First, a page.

By John Ross
May 22, 2008
Modern streetcars are similar in spirit — though not in appearance or functionality — to the trolleys that lined Columbus streets before being ripped up starting in 1933.
Of the 15 largest metropolitan areas in the United States, only Columbus, San Antonio and Indianapolis lack some system of rail-based transit, according to Alive research.
Benefits, proponents say, are many: decreased dependence on cars, increased commercial development along routes, a boost in tourism, and a better image projected to companies and young professionals the city strives to attract.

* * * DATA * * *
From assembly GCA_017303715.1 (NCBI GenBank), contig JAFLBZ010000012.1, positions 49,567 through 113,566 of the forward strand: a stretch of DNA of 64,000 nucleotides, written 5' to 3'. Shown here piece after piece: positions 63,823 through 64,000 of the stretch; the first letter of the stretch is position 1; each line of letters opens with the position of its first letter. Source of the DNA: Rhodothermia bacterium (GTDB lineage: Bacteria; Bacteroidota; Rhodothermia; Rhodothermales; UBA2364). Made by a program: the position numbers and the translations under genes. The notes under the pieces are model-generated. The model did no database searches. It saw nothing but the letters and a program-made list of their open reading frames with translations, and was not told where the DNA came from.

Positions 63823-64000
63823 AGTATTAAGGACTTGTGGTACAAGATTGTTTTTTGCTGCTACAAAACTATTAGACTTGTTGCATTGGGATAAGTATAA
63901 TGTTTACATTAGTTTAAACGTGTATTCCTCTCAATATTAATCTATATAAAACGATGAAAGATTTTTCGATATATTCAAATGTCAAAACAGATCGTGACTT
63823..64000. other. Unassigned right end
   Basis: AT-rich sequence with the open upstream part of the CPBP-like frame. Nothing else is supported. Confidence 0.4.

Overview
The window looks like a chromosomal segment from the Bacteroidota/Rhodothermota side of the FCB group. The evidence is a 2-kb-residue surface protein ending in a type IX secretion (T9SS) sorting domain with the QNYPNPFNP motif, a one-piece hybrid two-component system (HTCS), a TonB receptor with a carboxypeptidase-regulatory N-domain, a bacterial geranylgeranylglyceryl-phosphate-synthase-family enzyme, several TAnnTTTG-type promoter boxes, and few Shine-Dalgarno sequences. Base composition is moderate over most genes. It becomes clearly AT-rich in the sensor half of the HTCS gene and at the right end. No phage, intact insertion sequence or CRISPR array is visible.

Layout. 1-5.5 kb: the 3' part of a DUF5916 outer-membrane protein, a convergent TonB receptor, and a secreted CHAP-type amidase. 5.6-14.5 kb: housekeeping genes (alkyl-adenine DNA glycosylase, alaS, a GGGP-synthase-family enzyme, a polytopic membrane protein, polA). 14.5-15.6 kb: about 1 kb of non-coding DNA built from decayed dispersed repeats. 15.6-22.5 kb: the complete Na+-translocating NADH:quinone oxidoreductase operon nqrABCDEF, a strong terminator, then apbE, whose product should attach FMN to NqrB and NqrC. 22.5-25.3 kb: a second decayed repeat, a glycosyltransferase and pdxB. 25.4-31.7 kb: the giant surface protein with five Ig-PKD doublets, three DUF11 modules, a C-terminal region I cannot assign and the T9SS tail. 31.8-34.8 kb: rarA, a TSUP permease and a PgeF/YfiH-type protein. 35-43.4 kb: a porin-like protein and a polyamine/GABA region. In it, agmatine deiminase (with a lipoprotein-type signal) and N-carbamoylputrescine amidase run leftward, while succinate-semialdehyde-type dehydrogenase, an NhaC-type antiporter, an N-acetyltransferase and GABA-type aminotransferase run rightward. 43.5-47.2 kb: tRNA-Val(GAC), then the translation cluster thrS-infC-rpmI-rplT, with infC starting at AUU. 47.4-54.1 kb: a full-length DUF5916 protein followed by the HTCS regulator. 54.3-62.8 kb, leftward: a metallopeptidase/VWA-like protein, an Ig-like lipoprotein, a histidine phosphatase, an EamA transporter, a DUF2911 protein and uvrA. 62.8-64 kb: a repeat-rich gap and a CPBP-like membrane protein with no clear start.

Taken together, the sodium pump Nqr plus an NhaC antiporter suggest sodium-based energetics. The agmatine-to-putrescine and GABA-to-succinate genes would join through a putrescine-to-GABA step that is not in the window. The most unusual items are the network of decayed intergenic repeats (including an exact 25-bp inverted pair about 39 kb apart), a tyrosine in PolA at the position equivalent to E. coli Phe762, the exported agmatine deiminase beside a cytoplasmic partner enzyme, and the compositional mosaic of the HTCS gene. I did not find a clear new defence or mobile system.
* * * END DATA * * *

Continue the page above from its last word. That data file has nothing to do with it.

“The subway system in New York started with one line,” said Walker Evans, founder of ColumbusUnderground.com and a leading civic advocate for streetcars. “By starting small and using this unique funding package, it could get the ball rolling without increasing taxes. I think once people get a taste of streetcars, they’ll be more likely to support something regional.”
Columbus Streetcar Project Featured in The Alive
May 23, 2008 by walkerevans